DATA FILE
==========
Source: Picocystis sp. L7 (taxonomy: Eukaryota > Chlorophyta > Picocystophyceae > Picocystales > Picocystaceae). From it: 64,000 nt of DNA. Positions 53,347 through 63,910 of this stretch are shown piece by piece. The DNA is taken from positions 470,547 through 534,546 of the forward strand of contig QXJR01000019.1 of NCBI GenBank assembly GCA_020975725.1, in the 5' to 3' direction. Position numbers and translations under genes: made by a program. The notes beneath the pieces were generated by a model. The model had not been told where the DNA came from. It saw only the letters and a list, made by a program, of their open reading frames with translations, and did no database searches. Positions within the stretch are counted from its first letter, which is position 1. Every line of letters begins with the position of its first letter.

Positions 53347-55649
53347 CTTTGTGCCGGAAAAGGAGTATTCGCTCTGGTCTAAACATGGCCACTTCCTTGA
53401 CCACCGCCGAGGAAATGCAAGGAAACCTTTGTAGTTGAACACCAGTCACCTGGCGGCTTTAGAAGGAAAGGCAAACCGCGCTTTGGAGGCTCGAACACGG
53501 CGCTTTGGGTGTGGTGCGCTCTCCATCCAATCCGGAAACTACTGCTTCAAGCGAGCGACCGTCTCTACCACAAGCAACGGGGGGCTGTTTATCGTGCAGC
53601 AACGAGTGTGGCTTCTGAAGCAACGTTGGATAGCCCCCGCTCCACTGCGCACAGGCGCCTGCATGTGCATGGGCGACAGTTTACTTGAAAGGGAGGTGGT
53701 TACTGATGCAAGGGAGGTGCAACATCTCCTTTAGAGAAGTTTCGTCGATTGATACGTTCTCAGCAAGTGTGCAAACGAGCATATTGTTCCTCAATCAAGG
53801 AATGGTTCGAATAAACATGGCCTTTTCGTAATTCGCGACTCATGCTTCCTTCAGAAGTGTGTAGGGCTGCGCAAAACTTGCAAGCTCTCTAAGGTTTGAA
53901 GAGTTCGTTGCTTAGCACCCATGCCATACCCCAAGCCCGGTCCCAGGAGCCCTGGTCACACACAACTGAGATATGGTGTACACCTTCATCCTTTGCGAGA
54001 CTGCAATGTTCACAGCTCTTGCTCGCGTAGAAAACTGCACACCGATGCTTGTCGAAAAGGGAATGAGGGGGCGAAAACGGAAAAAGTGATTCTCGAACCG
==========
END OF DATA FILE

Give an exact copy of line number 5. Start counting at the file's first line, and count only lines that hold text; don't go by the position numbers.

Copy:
53501 CGCTTTGGGTGTGGTGCGCTCTCCATCCAATCCGGAAACTACTGCTTCAAGCGAGCGACCGTCTCTACCACAAGCAACGGGGGGCTGTTTATCGTGCAGC